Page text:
In Figure 1, 5 December is the second dashed vertical red line. The price cap seems to have depressed Urals prices for several months, before these prices started drifting back up (and the discount shrank). The most notable uptick came at the end of February 2023, possibly tied to statement from Alexander Novak, Deputy Prime Minister of Russia, blaming the price cap for announced reductions in Russian exports. During 2023 there were reported violations of the price cap and various commenters weighed in on the lax enforcement.

4 After countries increased enforcement

In the autumn of 2023, the price cap coalition took several steps to increase enforcement. On 12 October, the price cap coalition countries issued an advisory outlining recommended actions to comply with the cap. This seems to have had little impact on the prices, perhaps because the announcement may have been lost amidst myriad concerns about the impact of Hamas’ terrorist attack in Israel on 7 October. In addition, the price cap enforcement action was criticized as too limited.

On 16 November 2023, however, the US Treasury announced sanctions against three entities that had allegedly transacted in Russian oil above the cap. This meant that any of those entities’ assets already in US banks were frozen and the entities lost the ability to use the US financial system, as any further transactions would also be frozen. This announcement was followed soon by sharp reductions on the price paid for Urals. Relative to the four weeks before 16 November, the Urals discount widened by more than 20%. To be clear, in a period of turbulent events, no one can be entirely confident about what is driving specific price movements, but this evidence is at least circumstantial.

Enforcing the price cap may also have an impact beyond the Urals discount. Not all of Russia’s oil sales are its Urals blend. It also exports oil from Eastern ports, mainly headed for China. A strictly enforced price cap gives Chinese buyers the ability to negotiate for a lower price, as they know that Russia’s next-best option is to sell the oil under the price cap. So, we should expect lower revenues for these other sales as well although these price data are not reliably observed.

The value of greater transparency

A striking thing about oil prices is just how opaque they are. Even at the price cap, Russian oil sales amount to almost half a billion dollars per day. For most commodities, there is a publicly listed spot price and an exchange or market maker that stands ready to buy and sell (with some commission) at that price. For oil, Argus Media, one of the companies that reports data, describes how it collects data as, “[t]he price assessments in Argus Crude are based on market surveys that are conducted over the telephone and through electronic mail exchanges” (Argus Media 2010). This sounds like, “we just call people and ask what price they’re paying”. Surely Argus is careful, but this approach seems destined to leave holes. Especially under the threat of sanctions, it’s easy to imagine that people who answer Argus’ call are reluctant to tell the truth. That said, the price movements we document above are consistent with other reports on Russian oil revenues – when the Urals prices are low, their finances suffer.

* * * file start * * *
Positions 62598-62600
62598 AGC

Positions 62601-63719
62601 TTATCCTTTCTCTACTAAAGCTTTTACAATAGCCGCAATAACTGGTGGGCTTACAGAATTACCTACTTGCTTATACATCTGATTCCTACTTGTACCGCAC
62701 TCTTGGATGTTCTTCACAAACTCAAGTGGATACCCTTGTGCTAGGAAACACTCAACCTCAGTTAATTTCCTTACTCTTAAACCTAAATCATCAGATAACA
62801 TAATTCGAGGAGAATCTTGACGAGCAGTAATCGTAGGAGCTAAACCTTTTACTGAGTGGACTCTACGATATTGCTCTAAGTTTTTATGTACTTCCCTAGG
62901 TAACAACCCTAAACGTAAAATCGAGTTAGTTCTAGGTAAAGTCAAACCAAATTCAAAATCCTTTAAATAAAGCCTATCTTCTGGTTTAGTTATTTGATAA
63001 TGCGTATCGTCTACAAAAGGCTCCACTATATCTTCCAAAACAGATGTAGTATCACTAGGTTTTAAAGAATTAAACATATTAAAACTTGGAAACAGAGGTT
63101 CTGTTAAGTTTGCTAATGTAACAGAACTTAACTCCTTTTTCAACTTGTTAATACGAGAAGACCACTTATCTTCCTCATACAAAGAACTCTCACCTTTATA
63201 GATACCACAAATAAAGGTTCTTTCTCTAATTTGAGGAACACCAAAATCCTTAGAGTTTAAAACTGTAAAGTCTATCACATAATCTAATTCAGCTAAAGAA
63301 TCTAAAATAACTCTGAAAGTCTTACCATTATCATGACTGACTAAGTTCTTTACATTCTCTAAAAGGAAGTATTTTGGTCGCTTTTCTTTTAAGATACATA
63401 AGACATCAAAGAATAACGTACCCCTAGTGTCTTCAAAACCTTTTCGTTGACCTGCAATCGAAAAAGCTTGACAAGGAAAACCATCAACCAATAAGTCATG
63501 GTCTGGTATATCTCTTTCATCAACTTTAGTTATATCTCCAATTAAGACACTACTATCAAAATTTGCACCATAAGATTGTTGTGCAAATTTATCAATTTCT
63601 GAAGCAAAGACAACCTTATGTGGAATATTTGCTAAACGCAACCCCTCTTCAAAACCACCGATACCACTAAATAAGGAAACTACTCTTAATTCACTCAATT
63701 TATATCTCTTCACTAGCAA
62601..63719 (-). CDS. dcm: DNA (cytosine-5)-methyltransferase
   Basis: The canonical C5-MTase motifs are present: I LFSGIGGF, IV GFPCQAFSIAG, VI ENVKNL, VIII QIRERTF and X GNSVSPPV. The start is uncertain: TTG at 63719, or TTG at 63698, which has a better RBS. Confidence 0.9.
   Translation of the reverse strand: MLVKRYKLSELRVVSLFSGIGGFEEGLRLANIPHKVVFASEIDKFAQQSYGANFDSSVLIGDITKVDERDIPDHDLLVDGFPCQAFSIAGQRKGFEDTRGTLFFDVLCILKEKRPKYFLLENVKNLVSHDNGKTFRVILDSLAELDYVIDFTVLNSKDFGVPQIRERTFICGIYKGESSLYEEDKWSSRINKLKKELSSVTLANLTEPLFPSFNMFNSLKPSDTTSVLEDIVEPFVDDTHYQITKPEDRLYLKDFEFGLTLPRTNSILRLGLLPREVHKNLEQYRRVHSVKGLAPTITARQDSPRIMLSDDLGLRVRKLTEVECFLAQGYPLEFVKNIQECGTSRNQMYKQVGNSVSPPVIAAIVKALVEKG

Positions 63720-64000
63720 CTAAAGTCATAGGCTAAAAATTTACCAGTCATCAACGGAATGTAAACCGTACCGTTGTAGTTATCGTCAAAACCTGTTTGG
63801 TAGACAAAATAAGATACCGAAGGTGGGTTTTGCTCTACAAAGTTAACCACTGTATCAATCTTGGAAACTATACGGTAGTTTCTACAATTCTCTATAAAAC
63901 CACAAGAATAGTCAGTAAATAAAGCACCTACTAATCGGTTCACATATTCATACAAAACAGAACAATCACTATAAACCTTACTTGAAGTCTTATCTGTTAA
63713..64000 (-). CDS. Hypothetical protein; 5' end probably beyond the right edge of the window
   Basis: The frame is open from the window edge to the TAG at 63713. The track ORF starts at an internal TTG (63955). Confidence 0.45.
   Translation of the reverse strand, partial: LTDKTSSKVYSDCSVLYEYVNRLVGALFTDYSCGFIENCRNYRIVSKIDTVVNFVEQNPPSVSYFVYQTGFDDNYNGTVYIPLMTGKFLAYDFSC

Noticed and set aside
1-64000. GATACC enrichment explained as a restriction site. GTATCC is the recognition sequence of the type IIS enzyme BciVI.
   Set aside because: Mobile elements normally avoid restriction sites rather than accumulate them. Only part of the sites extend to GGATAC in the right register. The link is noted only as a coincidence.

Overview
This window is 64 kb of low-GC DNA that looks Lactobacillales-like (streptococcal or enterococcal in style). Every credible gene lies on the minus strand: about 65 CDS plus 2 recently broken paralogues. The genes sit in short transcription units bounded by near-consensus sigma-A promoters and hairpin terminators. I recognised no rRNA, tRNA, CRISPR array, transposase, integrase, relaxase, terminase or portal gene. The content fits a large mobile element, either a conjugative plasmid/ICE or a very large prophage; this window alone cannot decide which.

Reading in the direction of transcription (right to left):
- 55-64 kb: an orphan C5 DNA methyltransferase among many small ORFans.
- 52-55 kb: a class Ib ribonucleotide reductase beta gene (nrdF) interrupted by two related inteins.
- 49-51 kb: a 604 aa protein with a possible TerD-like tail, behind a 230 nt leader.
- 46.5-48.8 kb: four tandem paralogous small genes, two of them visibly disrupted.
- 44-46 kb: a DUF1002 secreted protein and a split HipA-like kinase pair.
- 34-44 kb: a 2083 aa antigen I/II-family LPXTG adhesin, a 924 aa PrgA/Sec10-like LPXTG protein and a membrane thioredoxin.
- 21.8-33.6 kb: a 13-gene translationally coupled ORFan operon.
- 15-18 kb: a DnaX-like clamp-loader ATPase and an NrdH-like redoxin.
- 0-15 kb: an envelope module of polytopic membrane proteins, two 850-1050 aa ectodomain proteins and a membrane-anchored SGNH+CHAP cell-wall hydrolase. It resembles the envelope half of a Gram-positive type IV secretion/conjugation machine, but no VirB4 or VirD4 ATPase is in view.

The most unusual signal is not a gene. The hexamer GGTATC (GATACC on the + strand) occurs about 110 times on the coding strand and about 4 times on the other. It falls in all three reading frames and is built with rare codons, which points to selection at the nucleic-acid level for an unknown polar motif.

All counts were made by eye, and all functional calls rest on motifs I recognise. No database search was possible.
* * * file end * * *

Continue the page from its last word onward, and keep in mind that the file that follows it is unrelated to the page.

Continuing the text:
Figure 2 is based on data from four different sources, none of which directly agree with one another. The differences are important. For example, if we look at the data from Bloomberg, neither the 5 December 2022, price cap announcement nor the 16 November 2023, sanctions announcement had a detectable impact on the discount. The sources have very little documentation explaining how they construct their data series, so we have been unable to reconstruct why these differences might appear.

Figure 2


Notes: 5-day rolling average
Sources: Neste, Investing.com (Brent, Urals), Bloomberg (subscription required), Datastream (subscription required)

For such a large, economically important commodity, we have surprisingly low visibility into the prices that are paid. This seems problematic given the importance of stopping Russia’s aggression against Ukraine (and potentially others).

It is time to consider reasonable ways to increase visibility into this market, so customers, intermediaries, and governments can better understand what is really going on. In our view, Europe and the US should step up their enforcement of the oil price cap. For example, recent actions to require that service providers collect more detailed documentation on the prices paid for Russian oil are a step in this direction. And the case for lowering the cap is also strong. But without much more transparency, it is hard to guide and assess the precise impact of the policy – or the ability of bad actors to continue to facilitate and finance the Russian occupation of Ukraine.


Argus Media (2010), Methodology and Specifications Guide.

Harris, R (2023), “The Origins and Efficacy of the Price Cap on Russian Oil”, Russia Matters, 14 September.

IEA – International Energy Agency (2024), Oil Market Report – February 2024.

Johnson, S, L Rachel and C Wolfram (2023), “A Theory of Price Caps on Non-Renewable Resources”, NBER Working Paper 31347.

O’Toole, B, O Khakova, T Wlostowski, and C Lichfield (2023), “Rebooting the Russian oil price cap”, Atlantic Council, 9 November.

Rosenberg, E and E Van Nostrand (2023), “The Price Cap on Russian Oil: A Progress Report”, US Department of the Treasury, 18 May.

Wolfram, C, S Johnson, and L Rachel (2022), “The Price Cap on Russian Oil Exports, Explained”, Policy Brief, Mossavar-Rahmani Center for Business and Government.